Arnold of Villanova, often called the Catalan after the district of his birth, was born near Valencia in Spain about 1235. Where he studied medicine is not definitely known; Montpellier, Salerno, Naples, Paris, and Aix, are mentioned by historians. Few men have had a more picturesque career. He taught at Montpellier, was physician to popes and kings, an alchemist and experimenter, traveled widely, was Spanish ambassador on a number of occasions, wrote on theology, was accused of heresy, but acquitted by Pope Boniface VIII, whom he is said to have cured of kidney stones. Through the pope’s contact and friendship with him, the pope himself was accused of heresy after death. Arnold died in Genoa in 1311, though some say he died in a ship wreck. His Breviarium, which deals with the diseases from “head to foot,” especially in surgery, gynecology, and poisons, was the best known and most influential work in the Middle Ages. Quaintly enough, the last two subjects are joined in one chapter, and this the author justifies by the observation that “women are chiefly poisonous animals.” In the Breviarium, he reproduces some of the prescriptions contained in the Thesaurus Pauperum (‘Treasury of the Poor’), written by Peter Hispanus, the only physician ever to become pope (see Folio CCXVI verso, John XXI), especially the famous aqua mirabilis, the ‘wonder water’ consisting of filings of silver, copper, gold, etc. in a boy’s urine. “It elevates the physician who can prepare it to the rank of a prophet.”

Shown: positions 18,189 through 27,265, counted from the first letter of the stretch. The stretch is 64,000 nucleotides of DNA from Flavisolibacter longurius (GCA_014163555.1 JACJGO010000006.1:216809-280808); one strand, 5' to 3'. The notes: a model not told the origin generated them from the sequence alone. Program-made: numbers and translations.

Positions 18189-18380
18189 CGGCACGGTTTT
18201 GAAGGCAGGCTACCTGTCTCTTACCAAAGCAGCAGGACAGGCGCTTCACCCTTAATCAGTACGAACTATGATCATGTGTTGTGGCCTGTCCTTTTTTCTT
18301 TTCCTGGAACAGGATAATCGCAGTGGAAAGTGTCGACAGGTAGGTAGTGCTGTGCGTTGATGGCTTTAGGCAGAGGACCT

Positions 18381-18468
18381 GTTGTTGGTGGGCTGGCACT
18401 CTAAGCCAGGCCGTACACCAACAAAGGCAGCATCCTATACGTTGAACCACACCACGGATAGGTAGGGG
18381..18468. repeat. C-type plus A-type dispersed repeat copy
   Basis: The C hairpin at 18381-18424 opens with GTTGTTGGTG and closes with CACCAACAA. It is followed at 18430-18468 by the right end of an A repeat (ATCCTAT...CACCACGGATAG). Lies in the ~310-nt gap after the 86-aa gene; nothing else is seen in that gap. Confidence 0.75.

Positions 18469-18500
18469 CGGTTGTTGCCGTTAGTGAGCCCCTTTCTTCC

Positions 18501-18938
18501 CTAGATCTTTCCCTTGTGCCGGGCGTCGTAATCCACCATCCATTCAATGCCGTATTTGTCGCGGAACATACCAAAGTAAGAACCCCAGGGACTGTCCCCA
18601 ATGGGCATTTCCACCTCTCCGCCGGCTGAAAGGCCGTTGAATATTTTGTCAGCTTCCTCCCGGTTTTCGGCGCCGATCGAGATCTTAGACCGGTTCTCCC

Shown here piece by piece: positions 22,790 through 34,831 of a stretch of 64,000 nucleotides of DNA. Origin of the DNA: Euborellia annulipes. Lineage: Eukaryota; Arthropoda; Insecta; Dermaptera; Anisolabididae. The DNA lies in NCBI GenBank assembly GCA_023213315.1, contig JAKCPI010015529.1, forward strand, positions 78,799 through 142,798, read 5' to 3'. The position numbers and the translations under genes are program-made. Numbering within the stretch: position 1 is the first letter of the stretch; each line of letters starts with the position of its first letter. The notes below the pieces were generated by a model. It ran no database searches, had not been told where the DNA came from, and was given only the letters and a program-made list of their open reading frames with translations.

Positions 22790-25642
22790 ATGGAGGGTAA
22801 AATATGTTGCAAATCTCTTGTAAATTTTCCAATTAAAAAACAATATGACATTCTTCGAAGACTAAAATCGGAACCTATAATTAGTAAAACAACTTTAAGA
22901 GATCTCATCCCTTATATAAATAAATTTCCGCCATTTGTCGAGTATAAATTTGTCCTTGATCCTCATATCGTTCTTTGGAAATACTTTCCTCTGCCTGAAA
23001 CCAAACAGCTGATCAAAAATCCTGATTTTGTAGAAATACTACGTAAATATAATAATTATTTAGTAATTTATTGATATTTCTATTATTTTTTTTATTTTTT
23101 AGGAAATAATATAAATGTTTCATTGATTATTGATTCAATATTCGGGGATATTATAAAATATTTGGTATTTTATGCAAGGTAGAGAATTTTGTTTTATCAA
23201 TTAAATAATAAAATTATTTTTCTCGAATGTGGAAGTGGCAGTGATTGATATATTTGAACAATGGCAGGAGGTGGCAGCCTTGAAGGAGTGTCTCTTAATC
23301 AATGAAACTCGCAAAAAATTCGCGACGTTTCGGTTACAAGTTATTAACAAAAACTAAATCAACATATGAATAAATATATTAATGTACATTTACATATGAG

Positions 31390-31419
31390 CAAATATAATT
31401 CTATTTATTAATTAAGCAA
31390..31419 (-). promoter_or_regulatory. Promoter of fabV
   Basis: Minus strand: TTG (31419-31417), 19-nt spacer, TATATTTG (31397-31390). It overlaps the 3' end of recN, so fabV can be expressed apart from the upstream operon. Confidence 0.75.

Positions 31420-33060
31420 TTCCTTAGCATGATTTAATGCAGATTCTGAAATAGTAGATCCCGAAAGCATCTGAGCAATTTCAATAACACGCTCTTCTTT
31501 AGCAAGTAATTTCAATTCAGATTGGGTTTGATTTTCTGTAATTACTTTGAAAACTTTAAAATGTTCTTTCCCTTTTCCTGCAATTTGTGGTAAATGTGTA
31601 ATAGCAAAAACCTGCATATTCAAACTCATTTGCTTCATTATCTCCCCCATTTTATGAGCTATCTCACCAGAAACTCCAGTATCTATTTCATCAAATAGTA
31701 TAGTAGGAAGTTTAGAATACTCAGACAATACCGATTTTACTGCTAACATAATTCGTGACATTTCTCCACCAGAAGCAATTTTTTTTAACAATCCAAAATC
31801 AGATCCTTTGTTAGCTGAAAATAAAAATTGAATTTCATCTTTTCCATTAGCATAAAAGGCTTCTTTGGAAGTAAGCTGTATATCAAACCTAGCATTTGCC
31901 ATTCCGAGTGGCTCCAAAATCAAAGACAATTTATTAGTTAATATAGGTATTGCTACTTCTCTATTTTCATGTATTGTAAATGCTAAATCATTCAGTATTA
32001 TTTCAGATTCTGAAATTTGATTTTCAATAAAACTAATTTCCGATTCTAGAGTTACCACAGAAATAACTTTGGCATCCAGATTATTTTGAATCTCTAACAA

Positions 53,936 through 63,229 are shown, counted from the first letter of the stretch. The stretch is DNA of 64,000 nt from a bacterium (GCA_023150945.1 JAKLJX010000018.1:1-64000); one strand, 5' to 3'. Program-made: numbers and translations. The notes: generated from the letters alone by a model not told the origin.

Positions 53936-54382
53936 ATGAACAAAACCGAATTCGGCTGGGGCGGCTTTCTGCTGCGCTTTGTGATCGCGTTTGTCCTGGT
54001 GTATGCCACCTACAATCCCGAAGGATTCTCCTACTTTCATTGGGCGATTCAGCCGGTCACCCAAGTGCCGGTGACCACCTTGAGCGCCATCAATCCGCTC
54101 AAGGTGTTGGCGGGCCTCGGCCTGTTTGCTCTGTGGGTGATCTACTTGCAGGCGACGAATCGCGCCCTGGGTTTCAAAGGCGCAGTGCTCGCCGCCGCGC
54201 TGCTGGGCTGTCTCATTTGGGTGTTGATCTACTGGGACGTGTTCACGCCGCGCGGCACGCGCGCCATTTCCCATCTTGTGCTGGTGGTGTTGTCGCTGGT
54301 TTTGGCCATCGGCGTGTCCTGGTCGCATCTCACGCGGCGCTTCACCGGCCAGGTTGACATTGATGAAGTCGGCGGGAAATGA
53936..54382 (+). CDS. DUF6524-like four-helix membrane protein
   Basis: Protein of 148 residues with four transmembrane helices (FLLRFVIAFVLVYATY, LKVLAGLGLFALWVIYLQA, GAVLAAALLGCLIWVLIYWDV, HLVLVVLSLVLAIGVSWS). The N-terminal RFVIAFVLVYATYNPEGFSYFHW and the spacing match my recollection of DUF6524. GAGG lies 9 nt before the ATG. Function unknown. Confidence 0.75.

Arnold’s most profound work, which he dedicated in 1300 to Philip the Fair, king of France, is the Parabolae medicationis secundum instinctum veritatis aeternae (‘Illustrations of the Healing Art According to the Instinct of the Eternal Truth’). It deals to some extent with internal medicine, but more with surgical diseases. Some of his aphorisms sound distinctly modern: He who in his chosen branch educates himself not for science but for gain, becomes an “abortion.” A knowledge of names is essential to science, but no cure is ever achieved by a mere formula. That mode of treatment is best which achieves the desired end with the fewest means. An intelligent and pious physician makes every effort to cure disease with proper foods rather than with drugs.

Though a product of the age of scholasticism, he was an opponent of the scholastic method, and engaged in chemical experimentation with the alchemist Raymond Lull. Some credit him with the discovery of sulphuric, nitric, and hydrochloric acid and of oil of turpentine. He was one of the most famous alchemists, and the first to recommend distilled spirit of wine impregnated with certain herbs as a valuable remedy; and from this we may date the introduction of chemical mixtures and tinctures.

Philip, brother of King Louis (Ludovici) of France, reigned for five years after the death of King John (Johannem), Louis’ son.